"We always went to Fort Lauderdale for spring training," she says. "I would get pulled from school and we'd go to a little makeshift school for a few hours a day; it was heavenly," she says. "I loved spring training. It's probably my favorite part until the postseason."
After graduating from college, she worked as a TV news production intern then interned for her dad. "I pretty much did anything he told me," she says. "But by then, I was pretty much heading toward marriage."
She married Joe Molloy of Tampa in 1986 and started a family, two boys, two girls, now 19, 18, 15 and 13. Molloy was brought into the Yankee fold, rising from president of the club's Tampa operation to vice president and chief administrative officer of the big-league team.
When the children were young, they and their cousins would often wind up in their grandfather's office at the farm. Jessica Steinbrenner remembers her niece crawling on the floor, followed by her father.
"He would be on his hands and knees crawling around after her. He loves children — and my mom always had to be the disciplinarian. My dad was play time, happy time. He has very much of a soft spot for kids and animals, too."
She and Molloy divorced in 1997 and he left the Yankee franchise. But she stayed busy with the kids, becoming increasingly involved in the operation of the farm, run by Hank. She also had two children's books published, My Sleep Room (2004) and My Messy Room (2006).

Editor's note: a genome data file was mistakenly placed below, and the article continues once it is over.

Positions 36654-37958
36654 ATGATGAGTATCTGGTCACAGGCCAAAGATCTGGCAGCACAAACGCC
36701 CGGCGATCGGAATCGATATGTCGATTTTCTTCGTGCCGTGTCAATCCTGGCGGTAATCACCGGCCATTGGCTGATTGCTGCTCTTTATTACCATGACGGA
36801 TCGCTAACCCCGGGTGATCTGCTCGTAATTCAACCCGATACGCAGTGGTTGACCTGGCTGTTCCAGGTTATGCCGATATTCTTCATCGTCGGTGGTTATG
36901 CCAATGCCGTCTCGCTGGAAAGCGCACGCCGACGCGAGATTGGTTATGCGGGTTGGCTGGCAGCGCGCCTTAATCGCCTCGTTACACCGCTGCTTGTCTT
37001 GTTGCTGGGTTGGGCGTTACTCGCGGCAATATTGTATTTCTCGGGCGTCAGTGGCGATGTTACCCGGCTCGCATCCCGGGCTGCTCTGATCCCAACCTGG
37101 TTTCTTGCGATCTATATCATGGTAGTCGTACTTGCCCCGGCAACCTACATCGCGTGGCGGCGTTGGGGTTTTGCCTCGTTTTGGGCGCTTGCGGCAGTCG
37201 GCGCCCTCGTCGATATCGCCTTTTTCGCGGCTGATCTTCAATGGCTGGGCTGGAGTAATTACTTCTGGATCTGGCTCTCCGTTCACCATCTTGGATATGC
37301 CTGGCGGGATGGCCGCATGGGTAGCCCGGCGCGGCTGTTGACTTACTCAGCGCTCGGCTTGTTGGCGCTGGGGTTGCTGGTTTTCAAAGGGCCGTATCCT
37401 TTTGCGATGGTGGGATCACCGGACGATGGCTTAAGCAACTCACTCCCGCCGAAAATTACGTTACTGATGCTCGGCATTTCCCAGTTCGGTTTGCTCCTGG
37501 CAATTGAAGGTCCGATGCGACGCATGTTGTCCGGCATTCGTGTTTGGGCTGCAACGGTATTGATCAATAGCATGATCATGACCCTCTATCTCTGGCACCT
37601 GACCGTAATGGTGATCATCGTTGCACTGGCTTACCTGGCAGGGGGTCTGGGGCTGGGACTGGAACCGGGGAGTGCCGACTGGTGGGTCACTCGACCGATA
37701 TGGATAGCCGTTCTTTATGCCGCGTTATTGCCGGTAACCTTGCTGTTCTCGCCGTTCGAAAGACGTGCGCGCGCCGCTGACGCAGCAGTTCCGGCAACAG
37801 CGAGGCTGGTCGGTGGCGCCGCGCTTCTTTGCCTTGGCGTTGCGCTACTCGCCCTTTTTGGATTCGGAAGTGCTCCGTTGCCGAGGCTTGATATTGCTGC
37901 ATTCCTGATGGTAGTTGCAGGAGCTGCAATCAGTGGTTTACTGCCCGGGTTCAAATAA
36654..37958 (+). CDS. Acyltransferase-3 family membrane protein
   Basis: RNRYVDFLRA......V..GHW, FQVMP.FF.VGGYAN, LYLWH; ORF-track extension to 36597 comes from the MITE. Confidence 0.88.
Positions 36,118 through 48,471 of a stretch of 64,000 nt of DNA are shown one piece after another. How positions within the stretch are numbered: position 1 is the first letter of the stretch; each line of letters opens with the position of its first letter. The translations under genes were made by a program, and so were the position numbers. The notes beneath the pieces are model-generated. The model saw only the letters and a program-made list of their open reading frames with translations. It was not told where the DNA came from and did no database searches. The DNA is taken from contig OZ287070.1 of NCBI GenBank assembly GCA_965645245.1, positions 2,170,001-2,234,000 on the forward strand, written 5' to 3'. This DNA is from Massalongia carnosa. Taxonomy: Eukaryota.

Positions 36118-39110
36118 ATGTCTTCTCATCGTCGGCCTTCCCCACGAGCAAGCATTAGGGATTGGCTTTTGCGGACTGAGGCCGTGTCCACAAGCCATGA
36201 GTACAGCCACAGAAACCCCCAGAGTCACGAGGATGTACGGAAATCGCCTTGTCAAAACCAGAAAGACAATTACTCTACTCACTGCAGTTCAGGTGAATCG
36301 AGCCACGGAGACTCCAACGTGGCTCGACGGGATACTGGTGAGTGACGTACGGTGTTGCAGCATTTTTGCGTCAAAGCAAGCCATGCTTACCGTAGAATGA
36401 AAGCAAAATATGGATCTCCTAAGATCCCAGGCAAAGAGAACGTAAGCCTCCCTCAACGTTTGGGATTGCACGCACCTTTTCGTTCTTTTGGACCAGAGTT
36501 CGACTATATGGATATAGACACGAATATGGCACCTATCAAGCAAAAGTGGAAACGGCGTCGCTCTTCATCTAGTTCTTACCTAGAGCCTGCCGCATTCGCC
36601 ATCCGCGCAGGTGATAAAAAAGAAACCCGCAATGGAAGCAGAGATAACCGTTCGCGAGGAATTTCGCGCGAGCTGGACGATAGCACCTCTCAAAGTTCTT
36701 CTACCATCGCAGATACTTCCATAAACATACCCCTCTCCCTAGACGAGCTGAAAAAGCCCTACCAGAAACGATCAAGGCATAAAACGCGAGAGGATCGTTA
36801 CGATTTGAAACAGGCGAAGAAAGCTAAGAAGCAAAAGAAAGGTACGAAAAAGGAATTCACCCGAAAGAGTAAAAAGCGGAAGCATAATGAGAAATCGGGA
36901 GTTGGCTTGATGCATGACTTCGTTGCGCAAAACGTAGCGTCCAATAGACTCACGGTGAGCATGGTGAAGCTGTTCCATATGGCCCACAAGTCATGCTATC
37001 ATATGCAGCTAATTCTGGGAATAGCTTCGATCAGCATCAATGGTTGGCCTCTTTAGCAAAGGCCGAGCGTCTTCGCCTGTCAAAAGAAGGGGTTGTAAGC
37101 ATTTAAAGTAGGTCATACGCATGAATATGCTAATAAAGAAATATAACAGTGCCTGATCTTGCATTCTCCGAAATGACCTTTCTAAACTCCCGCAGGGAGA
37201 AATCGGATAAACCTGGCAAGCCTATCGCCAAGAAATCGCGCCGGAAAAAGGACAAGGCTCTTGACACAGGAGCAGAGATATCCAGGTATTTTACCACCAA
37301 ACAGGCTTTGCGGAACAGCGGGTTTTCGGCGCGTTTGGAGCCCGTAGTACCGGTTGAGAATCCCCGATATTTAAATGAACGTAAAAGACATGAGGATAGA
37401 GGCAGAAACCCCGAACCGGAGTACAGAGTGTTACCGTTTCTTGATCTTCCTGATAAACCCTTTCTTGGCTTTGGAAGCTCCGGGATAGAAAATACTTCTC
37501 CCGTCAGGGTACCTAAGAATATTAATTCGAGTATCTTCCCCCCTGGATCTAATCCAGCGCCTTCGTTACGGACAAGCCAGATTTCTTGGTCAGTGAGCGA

For the past three years, she has been married to Felix Lopez. He worked on the construction of Legends Field and now has moved into the Yankee hierarchy as a senior vice president, focusing on Legends ground maintenance.
"We're all very proud of Jessica,'' he says. "She's doing a great job, and she loves the horses and the farm."
When her father began to step back from daily control of the Yankees last year, the siblings stepped forward. Hank's ascension from the farm to the top baseball operational role meant that Jessica would need to take on a greater role in Kinsman. And she has relished every aspect of it. But there is one thing she daydreams about — a gift from a daughter to her dad that has sparked an idea for another book.
"If we win a Kentucky Derby," she says, "I have a perfect story in mind."
Dave Scheiber can be reached
or (727) 893-8541.